The Host Committee Welcomes You Back to DC

Published in the March/April 2023 issue of Archival Outlook.

The Society of American Archivists (SAA) and the Council of State Archivists (CoSA) are joining forces once again for the 2023 Joint Annual Meeting! This July, not only will we be meeting virtually and in-person in Washington, DC, we are also moving to a new location at the Washington Hilton in Dupont Circle in Northwest Washington. While there’s plenty to do nearby, we invite you to explore the other city neighborhoods and quadrants, too. There are loads of unique museums, restaurants, and sights spread throughout the city that await your visit. Here are some additions and updates to tried-and-true favorites since we last met in DC in 2018:

  • Planet Word: An interactive and self-guided museum where visitors experience the museum through their own words and choices (
  • National Air and Space Museum: Now reopened after extensive renovations, visitors need free timed-entry passes to see eight new galleries and explore air and space (
  • The Wharf DC: Since opening to the public in 2017, the Wharf has added an incredible array of restaurants, shops, and attractions to the historic DC waterfront (
  • International Spy Museum: Check out the espionage collections’ new and expanded home in L’Enfant Plaza (

The Host Committee is excited to welcome you this summer. Beyond the four recommendations above, we are also sharing some of our favorite bites and sights around town in anticipation of your arrival. We will be making more recommendations for places to visit, restaurant options, kid-friendly activities, disability-friendly activities, and other information about DC. Be sure to check the Host Committee’s blog as we get closer to the Annual Meeting.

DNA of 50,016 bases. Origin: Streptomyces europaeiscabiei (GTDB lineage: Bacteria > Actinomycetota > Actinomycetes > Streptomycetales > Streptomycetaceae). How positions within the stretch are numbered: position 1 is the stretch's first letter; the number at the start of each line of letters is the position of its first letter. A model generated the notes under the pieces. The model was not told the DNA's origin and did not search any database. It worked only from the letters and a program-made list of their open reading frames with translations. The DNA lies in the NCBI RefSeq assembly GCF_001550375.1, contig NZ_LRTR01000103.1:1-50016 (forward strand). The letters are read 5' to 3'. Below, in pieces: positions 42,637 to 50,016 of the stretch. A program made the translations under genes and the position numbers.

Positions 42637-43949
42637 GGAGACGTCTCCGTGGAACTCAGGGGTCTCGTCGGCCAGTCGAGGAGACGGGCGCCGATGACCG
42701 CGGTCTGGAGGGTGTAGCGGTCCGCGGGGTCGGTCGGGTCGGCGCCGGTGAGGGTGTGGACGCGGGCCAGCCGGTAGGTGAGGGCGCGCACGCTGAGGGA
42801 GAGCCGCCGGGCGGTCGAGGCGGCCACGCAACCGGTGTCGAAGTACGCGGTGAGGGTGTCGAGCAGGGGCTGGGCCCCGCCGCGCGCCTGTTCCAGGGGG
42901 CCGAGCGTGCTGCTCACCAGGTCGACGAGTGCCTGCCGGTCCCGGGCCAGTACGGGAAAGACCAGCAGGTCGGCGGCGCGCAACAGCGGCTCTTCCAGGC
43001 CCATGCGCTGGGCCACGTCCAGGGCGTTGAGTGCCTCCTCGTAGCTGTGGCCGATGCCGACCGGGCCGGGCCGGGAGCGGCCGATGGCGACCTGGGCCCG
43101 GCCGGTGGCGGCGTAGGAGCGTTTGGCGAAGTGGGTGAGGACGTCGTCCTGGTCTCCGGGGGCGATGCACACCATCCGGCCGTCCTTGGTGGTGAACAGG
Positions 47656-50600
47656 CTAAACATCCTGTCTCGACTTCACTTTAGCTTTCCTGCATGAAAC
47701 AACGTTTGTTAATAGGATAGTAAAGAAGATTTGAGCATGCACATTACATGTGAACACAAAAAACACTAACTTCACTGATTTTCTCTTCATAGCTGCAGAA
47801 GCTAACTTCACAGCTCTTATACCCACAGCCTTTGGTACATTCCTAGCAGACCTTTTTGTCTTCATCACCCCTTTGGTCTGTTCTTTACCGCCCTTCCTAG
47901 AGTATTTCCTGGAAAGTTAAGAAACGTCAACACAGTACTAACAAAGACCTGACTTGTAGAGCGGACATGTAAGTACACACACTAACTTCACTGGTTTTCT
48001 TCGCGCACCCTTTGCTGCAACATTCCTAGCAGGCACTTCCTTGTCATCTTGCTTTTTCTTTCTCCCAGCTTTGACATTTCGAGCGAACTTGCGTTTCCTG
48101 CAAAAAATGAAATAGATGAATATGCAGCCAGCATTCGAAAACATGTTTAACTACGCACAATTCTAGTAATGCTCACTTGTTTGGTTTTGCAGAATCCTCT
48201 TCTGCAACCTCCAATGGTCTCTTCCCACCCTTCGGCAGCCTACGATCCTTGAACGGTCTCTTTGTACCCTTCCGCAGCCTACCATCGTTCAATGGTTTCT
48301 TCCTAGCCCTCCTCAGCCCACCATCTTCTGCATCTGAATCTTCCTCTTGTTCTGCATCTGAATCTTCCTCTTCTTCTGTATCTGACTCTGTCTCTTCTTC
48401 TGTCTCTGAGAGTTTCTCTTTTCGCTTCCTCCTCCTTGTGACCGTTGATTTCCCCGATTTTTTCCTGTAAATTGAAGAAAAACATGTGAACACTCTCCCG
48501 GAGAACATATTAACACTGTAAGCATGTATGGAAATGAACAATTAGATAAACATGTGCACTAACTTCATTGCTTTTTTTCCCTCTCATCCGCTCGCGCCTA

The Host Committee Recommends…

  • Michelle Ganz, Director of Archives, Dominican Sisters of Peace
    • The Halal Guys, a great place to get Middle Eastern classics on Connecticut Avenue. (
    • Char Bar in the Winston House apartments, where Kosher and fine dining meet. (
    • JINYA Ramen bar for beautiful ramen and unique cocktails on 14th Street. (
    • National Museum of the American Latino on the National Mall. ( 
    • The National Museum of Health and Science, the place to be if you’re interested in the weird and macabre! (
  • Mitch Toda, Archivist, Smithsonian Institution Archives, Smithsonian Libraries and Archives 
    • Moon Rabbit for contemporary Vietnamese cuisine in The Wharf DC. The menu has changed since the last time I was there, but the Ga Nuong Nuoc Mam (fried chicken wings) are a must try! ( 
    • Gerrard Street Kitchen inside The Darcy Hotel. When you make reservations through OpenTable, you’ll want to select the 9-course Omakase meal—it’s wonderful! (
    • Congressional Cemetery: Who doesn’t want to see the Thomas Mann card catalog record gravestone? (
  • Frank Robinson, Jr., Archivist, Archives Center, National Museum of American History 
    • Mr. Henry’s in Capitol Hill. American food with great atmosphere—plus it’s the place where Roberta Flack got her start. It's an LGBT-friendly jazz venue, and their Bleu Burger is my favorite thing on the menu! ( 
    • Annie’s Paramount Steakhouse on 17th Street. Just what it says: a good ole' steakhouse with lots of non-steak options. Annie’s has been a supporter of the LGBT community for decades. (
    • Washington National Cathedral on Wisconsin Avenue. You can’t miss our very own version of Westminster Abbey. It’s the resting place of many national figures, such as Matthew Shepard, Helen Keller, President Woodrow Wilson, and more! See if you can spot the Darth Vader gargoyle. (